the illiterate top ten record review archive
 

This archive contains my review of every song to make the top ten in 2008. Songs are arranged alphabetically by artist and then in order by date. The date under each review marks it's first appearence in the top ten, followed (in red) by it's peak position. The row of pictures above is the current top ten.

2008    2007    2006    2004-2005    1966

 

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The All-American Rejects
Gives You Hell
Too clever by half and twice as nasty, with a cruel streak a mile long, these guys are the Jonas Brothers as sociopaths. You know, the kind who are into punk because it allows them to say rude things and not only get away with it, but get paid as well. Even then, I'd give their bitterness toward women the benefit of the doubt if it wasn't for the fratboy sing-a-long of the final chorus, which turns that bitterness into straight misogyny. That's what she gets for being his dirty little secret.
1/16/09 #4

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Beyonce
Halo
Despite the fact that Beyonce has helped to create a new model of pop feminism over the last few years--or maybe because of that--whenever she sings about a happy relationship she tends to switch from the fiery independent woman she is on most of her records into a fawning supplicant who blubbers unceasingly about her sainted lover. This is no exception. It isn't as nauseating as Destiny's Child's "Cater 2 U", but it's almost as slavish in its devotion, which should feed the fires of Beyonce/Jay-Z fan fiction quite nicely. Two other strikes against this record: the chorus sounds too much like "Umbrella", and it was co-written by Ryan Tedder of OneRepublic, who also co-wrote Leona Lewis's "Bleeding Love". The fact that the guy is a one-man schlock factory is bad enough, but he really needs to stop putting his sexual domination fantasies into women's mouths (no double entendre intended--at least I don't think so).
5/1/09 #5

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The Black
Eyed Peas
boom boom pow
I've been thinking about this record a lot since it first appeared--stewing over it, actually, which is probably more than it deserves. It not only isn't a new idea to bring techno minimalism into hip-hop dance clubs, it's one that a lot of people have already moved beyond; it isn't even a new idea on pop radio. What makes this different and fascinating, at least to me, is the pop brashness of it--it isn't intellectual or cool, it's just another mindless excuse to shout and get rowdy. That may not be a good idea, and because of the formal stiffness that afflicts many of the Peas' records (you can almost see the gears turning in will.i.am's mind) it doesn't quite come off. It also doesn't help that minimalist records build over a long period of time--when you squeeze those ideas into a four minute pop song they tend to sound rushed and gimmicky. But then, pop music is at least partly about rush and gimmick, and "Boom Boom Pow" is, in its own way, as appealingly stupid as early rock and roll, disco and rap. Which means a lot of people are going to hate it. As for me, I'm still making up my mind.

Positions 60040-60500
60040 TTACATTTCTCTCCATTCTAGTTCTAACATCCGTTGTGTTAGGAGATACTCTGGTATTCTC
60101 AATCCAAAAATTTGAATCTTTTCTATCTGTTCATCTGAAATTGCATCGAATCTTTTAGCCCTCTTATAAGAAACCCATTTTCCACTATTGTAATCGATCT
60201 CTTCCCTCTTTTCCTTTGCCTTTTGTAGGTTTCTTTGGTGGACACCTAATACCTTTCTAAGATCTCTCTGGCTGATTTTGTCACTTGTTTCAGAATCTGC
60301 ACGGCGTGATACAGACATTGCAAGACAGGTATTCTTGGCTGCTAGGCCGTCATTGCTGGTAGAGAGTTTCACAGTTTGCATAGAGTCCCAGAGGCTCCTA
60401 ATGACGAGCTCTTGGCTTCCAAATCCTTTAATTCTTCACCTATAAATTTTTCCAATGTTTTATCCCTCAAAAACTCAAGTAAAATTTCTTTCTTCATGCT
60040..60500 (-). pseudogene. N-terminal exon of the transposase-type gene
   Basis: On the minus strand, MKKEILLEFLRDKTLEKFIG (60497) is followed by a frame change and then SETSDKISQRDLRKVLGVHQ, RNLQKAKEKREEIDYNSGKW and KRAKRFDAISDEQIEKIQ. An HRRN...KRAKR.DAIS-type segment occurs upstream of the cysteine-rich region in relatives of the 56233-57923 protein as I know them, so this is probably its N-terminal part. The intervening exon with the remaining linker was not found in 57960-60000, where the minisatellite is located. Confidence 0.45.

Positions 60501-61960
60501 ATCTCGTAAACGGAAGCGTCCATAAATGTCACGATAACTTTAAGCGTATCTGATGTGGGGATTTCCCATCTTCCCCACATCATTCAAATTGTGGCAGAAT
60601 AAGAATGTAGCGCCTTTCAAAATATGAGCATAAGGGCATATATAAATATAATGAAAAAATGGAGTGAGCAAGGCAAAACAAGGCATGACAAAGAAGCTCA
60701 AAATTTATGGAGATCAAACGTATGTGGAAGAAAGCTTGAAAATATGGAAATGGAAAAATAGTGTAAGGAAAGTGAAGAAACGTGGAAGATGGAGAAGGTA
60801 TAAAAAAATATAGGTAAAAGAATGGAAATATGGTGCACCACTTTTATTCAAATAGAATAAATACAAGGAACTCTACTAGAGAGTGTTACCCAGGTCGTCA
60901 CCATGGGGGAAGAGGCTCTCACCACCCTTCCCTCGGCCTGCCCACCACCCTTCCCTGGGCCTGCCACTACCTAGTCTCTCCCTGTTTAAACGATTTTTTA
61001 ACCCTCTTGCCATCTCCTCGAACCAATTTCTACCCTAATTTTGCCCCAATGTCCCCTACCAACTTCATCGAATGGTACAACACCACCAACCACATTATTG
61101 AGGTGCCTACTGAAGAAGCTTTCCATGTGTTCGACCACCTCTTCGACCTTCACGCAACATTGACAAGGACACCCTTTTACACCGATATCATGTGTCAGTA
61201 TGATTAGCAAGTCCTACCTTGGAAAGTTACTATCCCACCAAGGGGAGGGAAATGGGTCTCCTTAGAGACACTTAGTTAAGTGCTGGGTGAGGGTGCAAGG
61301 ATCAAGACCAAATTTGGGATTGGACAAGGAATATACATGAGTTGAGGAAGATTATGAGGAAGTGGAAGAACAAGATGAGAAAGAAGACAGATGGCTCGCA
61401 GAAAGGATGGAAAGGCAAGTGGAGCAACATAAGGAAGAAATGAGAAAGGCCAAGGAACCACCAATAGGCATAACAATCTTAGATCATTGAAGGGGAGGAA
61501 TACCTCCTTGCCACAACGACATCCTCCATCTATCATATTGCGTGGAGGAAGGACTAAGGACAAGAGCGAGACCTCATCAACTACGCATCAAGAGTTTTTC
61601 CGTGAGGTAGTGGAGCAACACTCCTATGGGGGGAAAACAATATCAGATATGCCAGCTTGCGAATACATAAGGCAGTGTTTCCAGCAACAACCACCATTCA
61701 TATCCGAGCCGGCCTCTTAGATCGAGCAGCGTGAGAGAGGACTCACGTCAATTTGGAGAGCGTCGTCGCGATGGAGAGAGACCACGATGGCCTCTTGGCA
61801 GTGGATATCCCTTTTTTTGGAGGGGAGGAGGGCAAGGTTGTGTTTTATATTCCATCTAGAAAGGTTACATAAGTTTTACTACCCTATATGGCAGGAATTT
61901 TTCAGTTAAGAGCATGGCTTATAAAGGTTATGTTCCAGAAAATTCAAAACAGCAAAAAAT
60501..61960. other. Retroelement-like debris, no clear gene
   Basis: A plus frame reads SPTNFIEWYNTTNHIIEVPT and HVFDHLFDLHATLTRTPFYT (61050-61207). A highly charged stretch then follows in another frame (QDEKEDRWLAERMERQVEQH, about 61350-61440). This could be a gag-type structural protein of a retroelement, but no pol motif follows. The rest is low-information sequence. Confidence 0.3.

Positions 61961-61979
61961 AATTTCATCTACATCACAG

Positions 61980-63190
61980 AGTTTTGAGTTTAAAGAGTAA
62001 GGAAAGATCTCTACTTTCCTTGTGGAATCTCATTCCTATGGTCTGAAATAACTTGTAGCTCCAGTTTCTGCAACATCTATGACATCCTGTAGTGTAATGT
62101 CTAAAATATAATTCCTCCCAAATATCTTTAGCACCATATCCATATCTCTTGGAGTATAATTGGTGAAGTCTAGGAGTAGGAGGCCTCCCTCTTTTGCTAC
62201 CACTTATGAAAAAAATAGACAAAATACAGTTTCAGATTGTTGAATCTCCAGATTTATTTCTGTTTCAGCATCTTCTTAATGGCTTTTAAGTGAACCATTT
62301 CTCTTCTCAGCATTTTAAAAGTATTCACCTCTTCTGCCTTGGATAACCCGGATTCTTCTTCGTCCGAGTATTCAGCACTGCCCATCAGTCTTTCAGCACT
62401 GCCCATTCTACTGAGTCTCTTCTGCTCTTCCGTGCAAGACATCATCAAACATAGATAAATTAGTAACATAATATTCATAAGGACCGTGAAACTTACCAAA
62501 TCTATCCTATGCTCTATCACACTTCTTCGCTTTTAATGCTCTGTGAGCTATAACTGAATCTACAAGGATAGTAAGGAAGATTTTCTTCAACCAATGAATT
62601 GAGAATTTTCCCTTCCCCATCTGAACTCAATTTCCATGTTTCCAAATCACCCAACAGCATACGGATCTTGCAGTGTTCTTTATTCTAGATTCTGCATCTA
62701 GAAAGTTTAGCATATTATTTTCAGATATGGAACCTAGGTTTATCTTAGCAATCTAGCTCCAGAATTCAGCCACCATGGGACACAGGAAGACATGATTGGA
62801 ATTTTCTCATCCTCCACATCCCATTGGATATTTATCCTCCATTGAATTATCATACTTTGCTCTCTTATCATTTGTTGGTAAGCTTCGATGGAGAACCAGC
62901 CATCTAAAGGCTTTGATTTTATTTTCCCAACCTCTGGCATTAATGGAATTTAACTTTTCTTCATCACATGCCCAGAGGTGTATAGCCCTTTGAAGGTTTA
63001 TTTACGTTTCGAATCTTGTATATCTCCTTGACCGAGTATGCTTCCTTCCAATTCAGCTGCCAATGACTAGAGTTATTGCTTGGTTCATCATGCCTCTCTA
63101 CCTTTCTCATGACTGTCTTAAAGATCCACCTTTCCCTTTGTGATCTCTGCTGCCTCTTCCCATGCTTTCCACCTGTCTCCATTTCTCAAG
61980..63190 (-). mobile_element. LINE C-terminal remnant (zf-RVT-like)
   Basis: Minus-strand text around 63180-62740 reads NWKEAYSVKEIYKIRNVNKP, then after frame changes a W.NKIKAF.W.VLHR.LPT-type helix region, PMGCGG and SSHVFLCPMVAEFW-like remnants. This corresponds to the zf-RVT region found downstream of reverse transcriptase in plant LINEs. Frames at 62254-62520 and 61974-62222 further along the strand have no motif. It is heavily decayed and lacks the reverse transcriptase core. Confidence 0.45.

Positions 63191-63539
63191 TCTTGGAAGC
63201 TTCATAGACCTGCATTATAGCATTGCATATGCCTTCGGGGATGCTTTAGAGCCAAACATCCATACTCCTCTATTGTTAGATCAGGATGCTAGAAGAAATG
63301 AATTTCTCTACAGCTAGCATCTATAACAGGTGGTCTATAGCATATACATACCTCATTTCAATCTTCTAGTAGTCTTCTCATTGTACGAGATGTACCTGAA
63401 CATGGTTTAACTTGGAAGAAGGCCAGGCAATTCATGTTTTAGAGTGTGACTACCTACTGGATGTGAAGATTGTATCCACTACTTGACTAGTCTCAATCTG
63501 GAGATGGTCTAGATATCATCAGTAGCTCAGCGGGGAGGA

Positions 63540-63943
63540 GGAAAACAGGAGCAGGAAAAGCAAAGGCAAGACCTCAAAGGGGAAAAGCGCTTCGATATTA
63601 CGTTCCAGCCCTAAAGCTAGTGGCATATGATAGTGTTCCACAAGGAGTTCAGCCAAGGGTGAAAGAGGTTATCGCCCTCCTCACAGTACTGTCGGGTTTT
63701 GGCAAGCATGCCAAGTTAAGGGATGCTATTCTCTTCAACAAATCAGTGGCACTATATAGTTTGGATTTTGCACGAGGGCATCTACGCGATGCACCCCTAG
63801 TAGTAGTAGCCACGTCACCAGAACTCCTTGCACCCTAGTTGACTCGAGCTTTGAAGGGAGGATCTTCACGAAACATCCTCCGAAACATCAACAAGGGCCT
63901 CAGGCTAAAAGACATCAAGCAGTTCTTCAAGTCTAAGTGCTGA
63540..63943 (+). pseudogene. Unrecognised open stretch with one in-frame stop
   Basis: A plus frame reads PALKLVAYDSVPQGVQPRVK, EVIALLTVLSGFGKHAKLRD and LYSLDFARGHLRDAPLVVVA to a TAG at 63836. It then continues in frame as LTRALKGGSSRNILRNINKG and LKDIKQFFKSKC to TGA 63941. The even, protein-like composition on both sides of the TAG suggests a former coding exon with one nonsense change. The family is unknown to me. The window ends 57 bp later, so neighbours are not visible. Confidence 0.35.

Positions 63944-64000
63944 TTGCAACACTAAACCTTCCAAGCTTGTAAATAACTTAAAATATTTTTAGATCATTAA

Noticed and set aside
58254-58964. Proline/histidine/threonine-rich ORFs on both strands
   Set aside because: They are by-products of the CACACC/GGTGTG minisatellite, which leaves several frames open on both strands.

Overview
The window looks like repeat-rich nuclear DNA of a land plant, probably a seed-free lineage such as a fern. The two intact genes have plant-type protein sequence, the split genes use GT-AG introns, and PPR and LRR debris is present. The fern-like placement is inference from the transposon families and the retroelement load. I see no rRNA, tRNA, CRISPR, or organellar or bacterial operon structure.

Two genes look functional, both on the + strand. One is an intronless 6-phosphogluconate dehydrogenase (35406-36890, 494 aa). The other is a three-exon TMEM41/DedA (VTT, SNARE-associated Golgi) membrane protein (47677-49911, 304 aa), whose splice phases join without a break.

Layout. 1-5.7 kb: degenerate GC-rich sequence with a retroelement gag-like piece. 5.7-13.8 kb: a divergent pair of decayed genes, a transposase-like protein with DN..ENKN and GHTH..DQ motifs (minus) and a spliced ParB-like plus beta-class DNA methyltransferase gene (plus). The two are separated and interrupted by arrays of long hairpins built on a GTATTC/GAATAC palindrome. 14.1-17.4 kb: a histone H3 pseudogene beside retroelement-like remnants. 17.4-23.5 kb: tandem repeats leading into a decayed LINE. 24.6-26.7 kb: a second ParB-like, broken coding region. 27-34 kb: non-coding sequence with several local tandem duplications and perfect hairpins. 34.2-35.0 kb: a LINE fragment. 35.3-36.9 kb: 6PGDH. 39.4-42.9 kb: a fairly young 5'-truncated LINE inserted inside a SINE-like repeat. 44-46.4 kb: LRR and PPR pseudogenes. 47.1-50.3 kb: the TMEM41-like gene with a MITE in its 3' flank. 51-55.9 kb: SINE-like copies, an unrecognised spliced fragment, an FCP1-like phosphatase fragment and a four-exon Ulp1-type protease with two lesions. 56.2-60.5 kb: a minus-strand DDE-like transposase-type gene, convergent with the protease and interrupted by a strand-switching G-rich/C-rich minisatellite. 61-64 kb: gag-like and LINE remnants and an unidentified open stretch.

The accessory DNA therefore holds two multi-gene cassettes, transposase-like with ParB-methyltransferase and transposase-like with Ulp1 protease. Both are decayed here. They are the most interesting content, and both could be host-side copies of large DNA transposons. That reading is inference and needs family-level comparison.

4/10/09 #1

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I Gotta Feeling
For a band that claims to be "so three thousand and eight" this sounds awfully nineteen eight-ohs. Reminds me of Wang Chung somehow, even though it doesn't sound anything like them. What it does sound like is three or four different hooks searching for a song that ran into each other in a dark dance club hallway and decided to slither out onto the floor together in a minimalist conga line, never noticing how much their styles clashed with each other. The one bright spot is that by declaring this the music of the future, the Peas have guaranteed that it won't be. That's a relief, anyway.
6/19/09 #1

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Ciara
love sex magic (featuring Justin Timberlake)
This isn't a great record, but it's a very good one, which makes it 200% better than most anything else to make top ten this year. It's also, though her records have been interesting enough the last couple of years, 200% catchier than most of what Ciara has released since 2006. Justin Timberlake helps a lot, along with a rhythm track that channels the feel of early Janet Jackson. Timberlake, in fact, may be helping too much--in places this feels more like his record than Ciara's. But after nearly three years in the pop wilderness, I bet she doesnít care.
4/3/09 #10

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Kelly Clarkson
My Life Would Suck Without You
This sounds tired for a number of reasons. After fighting for her independence (whether she has the talent to back it up or not), Clarkson is obviously none too happy to be treading the same ground as her now three-year-old breakthrough, "Since U Been Gone". Her vocal is all technique and no feeling, trading back and forth between vocal mannerisms--breathy sultriness on the verses, over-the-top bellowing on the choruses--that she's already over- and misused too often in the past. The production doesn't help. Dr. Luke, who has been in the top ten with one record or another for over a year now, has obviously reached the end of the line when it comes to spunky ladies singing pop-punk anthems. It's hard not to wonder if the absence of a bridge on this song isn't so much staying true to punk as it is exhaustion on the part of all involved.